Showing heart for animals

EVERYBODY NEEDS A HOME: Put up for adoption when she was a pup, Rose the papillon now belongs to a loving family. No longer caged, she loves adventure and follows her owner to adoption drives and animal events all over Singapore. (Photo: Cheong Fook Ming)

Lot One shopping mall in Choa Chu Kang was filled with not just shoppers but also furry visitors on June 28-29.

Cats, dogs and rabbits took spotlight at the mall during Heart for Animals, a student initiative by Republic Polytechnic’s Diploma in Social Enterprise Management (DSEM) students with the help of students from Youth Entrepreneurship & Co-Op Interest Group.

In its second year, the event promotes pet ownership and raises awareness of animal welfare issues. It is supported by the Agri-Food and Veterinary Authority (AVA), Families for Life, Fei Yue Family Service Centre, National Youth Council, Pet Lovers Centre and South West CDC.

The theme for this year’s event is ‘My Family, My Story’, to highlight the connection between families and their pets.

A total of 70 student volunteers from Republic Polytechnic were at the mall to help administer various activities such as balloon sculpting, crossword puzzles and a pet adoption drive.

In the midst of it all were animals, which were the main attraction for the children. They were brought by some of the organisations that were partners for the event, including Animal Lovers League, Cat Welfare Society, Guide Dogs Association of the Blind, House Rabbit Society Singapore and Society for the Prevention of Cruelty to Animals.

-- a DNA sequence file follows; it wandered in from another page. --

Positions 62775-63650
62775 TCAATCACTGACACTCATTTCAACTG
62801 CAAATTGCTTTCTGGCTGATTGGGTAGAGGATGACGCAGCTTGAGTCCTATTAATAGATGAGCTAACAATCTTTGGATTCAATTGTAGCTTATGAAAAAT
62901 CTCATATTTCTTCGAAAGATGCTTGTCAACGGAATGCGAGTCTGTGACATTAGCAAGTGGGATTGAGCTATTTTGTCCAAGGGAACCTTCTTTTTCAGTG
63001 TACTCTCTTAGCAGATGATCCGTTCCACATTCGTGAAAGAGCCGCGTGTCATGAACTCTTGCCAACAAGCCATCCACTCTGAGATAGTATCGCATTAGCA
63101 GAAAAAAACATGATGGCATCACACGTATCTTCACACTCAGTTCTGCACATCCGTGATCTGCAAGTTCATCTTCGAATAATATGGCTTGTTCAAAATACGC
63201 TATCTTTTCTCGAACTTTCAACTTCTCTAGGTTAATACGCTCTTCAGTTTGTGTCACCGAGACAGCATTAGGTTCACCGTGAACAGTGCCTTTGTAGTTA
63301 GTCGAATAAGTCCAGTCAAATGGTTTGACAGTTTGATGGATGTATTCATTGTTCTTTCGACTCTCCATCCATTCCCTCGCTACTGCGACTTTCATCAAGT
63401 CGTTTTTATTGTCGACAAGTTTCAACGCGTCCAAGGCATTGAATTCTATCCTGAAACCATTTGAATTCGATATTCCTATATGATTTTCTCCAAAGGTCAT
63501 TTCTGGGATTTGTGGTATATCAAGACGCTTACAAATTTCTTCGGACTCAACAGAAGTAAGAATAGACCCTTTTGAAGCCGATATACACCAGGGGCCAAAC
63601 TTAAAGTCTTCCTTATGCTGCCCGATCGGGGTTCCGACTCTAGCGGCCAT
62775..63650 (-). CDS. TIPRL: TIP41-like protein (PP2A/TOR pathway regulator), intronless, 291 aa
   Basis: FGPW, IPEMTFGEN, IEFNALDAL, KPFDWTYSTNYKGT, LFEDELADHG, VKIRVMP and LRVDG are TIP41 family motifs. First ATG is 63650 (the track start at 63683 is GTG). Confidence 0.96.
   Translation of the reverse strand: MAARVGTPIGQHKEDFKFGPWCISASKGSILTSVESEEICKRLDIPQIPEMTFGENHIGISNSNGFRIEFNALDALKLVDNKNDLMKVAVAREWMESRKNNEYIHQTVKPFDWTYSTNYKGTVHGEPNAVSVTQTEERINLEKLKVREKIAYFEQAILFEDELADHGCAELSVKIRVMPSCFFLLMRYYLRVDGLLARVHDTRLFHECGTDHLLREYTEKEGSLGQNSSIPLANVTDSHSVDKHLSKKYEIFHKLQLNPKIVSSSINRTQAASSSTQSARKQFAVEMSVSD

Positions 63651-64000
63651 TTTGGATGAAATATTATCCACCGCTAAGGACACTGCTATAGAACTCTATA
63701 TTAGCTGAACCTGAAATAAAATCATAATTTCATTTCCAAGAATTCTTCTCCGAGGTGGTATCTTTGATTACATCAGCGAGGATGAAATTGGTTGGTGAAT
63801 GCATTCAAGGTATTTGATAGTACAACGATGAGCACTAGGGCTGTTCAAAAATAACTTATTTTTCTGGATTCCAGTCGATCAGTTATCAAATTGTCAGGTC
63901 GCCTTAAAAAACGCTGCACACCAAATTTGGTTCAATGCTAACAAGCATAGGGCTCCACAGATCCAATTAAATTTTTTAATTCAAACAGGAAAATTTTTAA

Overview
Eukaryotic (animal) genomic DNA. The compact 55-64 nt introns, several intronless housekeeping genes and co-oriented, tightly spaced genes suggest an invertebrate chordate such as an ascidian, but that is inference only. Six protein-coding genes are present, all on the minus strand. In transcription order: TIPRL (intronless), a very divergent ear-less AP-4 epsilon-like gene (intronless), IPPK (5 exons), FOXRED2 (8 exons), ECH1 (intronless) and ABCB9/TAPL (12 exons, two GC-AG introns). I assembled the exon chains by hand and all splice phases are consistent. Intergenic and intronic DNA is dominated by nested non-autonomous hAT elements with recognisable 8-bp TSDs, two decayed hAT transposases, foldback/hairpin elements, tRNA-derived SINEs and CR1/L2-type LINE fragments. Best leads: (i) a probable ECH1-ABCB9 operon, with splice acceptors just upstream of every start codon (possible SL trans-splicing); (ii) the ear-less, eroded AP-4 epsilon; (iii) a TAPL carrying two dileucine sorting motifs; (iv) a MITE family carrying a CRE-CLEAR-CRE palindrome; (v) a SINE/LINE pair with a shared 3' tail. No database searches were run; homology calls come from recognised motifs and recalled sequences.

CAT-TIVATED: Children gather to look at the cats brought by individual fosters of Cat Welfare Society. Pets are available for visitors to sign up for adoption on the spot if they are keen to adopt them. (Photo: Ong Jiahui)

Mr Desmond Lee, Minister of State for National Development, mentioned that many pet owners here treat their pets almost like an integral part of their own family. However, there are still people who buy pets on impulse and when the family objects or the novelty wears off, some owners tend to choose the easy way out – abandoning their pets along the streets.

Ms Nurul Izzah, 24, Program Manager of Cat Welfare Society, agreed with Mr Lee and said that they have feeders that go around void decks to feed stray cats to ensure that they have sufficient food but they are also advised to clean up after two hours based on the National Environment Agency’s guidelines.

Business manager Christine Tham, 37, brought her four-year-old son to the event to understand more about animals. “We can let our children understand more about animals, since they usually don’t come in contact with them,” said Ms Tham, whose family does not own pets. “This event also lets them know that it is not easy to take care of a pet and it’s a lifetime commitment.”